The Louw-down on estate’s new EC-born winemaker
When Nitida's award-winning winemaker Danie Keulder announced to the wine estate's owner Bernhard Veller that he was leaving to pursue opportunities overseas, Veller was concerned that he was going to struggle to find a replacement winemaker who could fill Keulder's enormous viniculturist's shoes.
Keulder was not only named Diners Club Winemaker of the Year in 2019 for his 2017 Pinot Noir but has also produced three award-winning Nitida wines — the Golden Orb Sauvignon Blanc, the Tinkery (an experimental label) and the Grande Matriarch MCC — all of which have picked up gold medals and high praise from local and international judges and wine experts.
So Veller turned to the only winemaker he knew who would be up for the challenge, and that was Etienne Louw, who until recently has been making acclaimed wines for Altydgedacht, Groot Phesantekraal and Maastricht.
Q: Can you tell us where you are from and where you live now
A: I was born and bred in Port Elizabeth, but have lived in Aurora, Durbanville for the past 11 years.
Q: How did your interest in winemaking start?
A: Growing up I had no interest in going into agriculture. But my arrival in Stellenbosch changed all that. My interest in wine definitely started with consumption, not tasting and spitting! I joined the Wine Culture Society in Stellenbosch, which used to arrange visits to wineries and I became fascinated by the blend of art and science involved in the winemaking process.
Q: Has your chemical engineering degree helped at all with winemaking?
A: It is not so much the chemistry that has been of assistance, since winemaking is predominantly bio-chemistry, which is not covered in the Chemical Engineering curriculum. Engineering gives you a good understanding of processes — from inception to completion and all the little steps in-between. But it is surprising how one’s grasp of mathematics stand you in good stead in my line of work.
Q: Tell us about your winemaking career.
A: I was fortunate to be given a fair share of responsibility from very early on, and that helped me to get to know various aspects of the wine business from the get-go. I did my first harvest while I was still a final-year engineering student at Muratie. After graduating, I did two years of “pyp-sleep” (an Afrikaans expression for dragging winery pipes) in Durbanville and California before returning to university in 2003 to study Viticulture and Oenology. In 2006, I stepped into the winemaker position at Altydgedacht.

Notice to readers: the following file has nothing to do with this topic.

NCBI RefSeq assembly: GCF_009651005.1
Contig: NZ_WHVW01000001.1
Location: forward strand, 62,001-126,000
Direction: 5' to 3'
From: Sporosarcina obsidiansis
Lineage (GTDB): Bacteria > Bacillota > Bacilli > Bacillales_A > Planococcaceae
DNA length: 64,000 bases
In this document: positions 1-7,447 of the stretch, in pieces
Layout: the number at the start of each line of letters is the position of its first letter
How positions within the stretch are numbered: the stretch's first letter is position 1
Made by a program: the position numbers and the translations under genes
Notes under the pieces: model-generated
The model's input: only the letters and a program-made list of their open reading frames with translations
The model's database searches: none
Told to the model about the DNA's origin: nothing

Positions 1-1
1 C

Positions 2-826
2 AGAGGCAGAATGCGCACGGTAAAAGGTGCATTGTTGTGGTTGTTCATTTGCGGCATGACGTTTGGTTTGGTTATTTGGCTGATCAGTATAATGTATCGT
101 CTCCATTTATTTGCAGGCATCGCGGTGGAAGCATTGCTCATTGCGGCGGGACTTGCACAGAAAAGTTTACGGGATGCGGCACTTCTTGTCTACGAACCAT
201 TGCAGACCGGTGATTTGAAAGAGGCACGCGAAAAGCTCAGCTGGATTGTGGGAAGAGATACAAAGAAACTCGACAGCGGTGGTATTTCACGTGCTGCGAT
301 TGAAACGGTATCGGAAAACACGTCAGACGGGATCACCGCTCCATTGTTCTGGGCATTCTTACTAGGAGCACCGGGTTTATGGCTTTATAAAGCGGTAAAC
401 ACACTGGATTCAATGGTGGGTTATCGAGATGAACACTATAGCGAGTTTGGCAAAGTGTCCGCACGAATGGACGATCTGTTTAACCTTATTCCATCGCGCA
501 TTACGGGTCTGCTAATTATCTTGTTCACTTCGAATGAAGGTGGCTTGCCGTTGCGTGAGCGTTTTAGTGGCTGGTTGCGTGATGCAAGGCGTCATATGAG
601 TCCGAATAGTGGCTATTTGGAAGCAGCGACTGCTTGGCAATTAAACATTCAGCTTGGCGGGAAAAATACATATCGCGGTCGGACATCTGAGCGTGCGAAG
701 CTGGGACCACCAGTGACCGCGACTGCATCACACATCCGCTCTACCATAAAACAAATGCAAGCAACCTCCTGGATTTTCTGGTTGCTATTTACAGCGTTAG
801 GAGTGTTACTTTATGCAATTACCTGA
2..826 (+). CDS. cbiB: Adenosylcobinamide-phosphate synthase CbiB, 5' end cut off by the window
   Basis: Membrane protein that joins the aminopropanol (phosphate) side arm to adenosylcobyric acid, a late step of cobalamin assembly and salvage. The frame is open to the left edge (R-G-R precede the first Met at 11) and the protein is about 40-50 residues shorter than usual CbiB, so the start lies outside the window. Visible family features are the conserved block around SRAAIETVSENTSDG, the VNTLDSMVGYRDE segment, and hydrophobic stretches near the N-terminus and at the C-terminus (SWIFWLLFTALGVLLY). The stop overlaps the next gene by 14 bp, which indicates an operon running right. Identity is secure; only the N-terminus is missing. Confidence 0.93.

I also did a harvest in New Zealand in 2009 and in 2015 started my own wine company The Vinoneers with my business partner. In 2017 I added Maastricht and Groot Phesantekraal to my winemaking responsibilities. But I am extremely excited to start a new chapter at Nitida — being an estate winemaker who wants to stay in Durbanville, the opportunity was such that I could not let it pass.
Q: What is your philosophy on winemaking?
A: In conversations with me, the listener will quickly realise that I am obsessed with music. One of the most memorable quotes I’ve heard was from a world-famous rock producer who said “ I love to make records that people love to hear.” I don’t believe winemaking should be a self-indulgent pursuit for the winemaker. I love to make wines that people love to drink, and it can be done without sacrificing the integrity of the wine. That is where the skill of the winemaker comes into play.
Q: What would you consider your greatest achievement to date as a winemaker?
A: I love a good underdog story. My favourite was being awarded the Grand Prix trophy at the 2015 Amorim Cap Classique challenge for a 2013 Blanc de Blanc MCC.
Q: What do you enjoy most about your job?
A: I like the versatility of my job. Although a lot of people associate winemaking with primary production, the role of the winemaker in marketing and strategic planning is becoming more and more important in a crowded marketplace.
Q: What is your personal choice when it comes to having a glass of wine?
A: I love the “book-ends” of the wine world; a dry MCC on the one side, and a Noble Late Harvest on the other. I also savour a good glass of Riesling.
Q: What makes Nitida stand out?
A: Nitida’s track record speaks for itself. I am going to repeat that Nitida, as a destination, is built around the wine. A great deal of goodwill was built over the years with the customer base, so there is a strong loyalty towards the brand. I am also excited to revisit some cultivars and styles which I have had to bid farewell to in recent ventures.
Q: Is there something people might not know about you?
A: I love guitars. I have played in bands for most of my life since varsity days. I like listening to any music where the guitar features — from classical guitar to some really loud heavy metal. And I know it is not very rock & roll to admit — but I have a real soft spot for good old Eighties Pop! Besides finishing the harvest and doing some strategic planning during the lockdown, I have also been using the time to play a lot — and I mean a lot — of guitar, rehearsing some new tunes and getting the guitar chops back in shape! — DDC
Would you like to comment on this article or view other readers' comments? Register (it’s quick and free) or sign in now.
Please read our Comment Policy before commenting.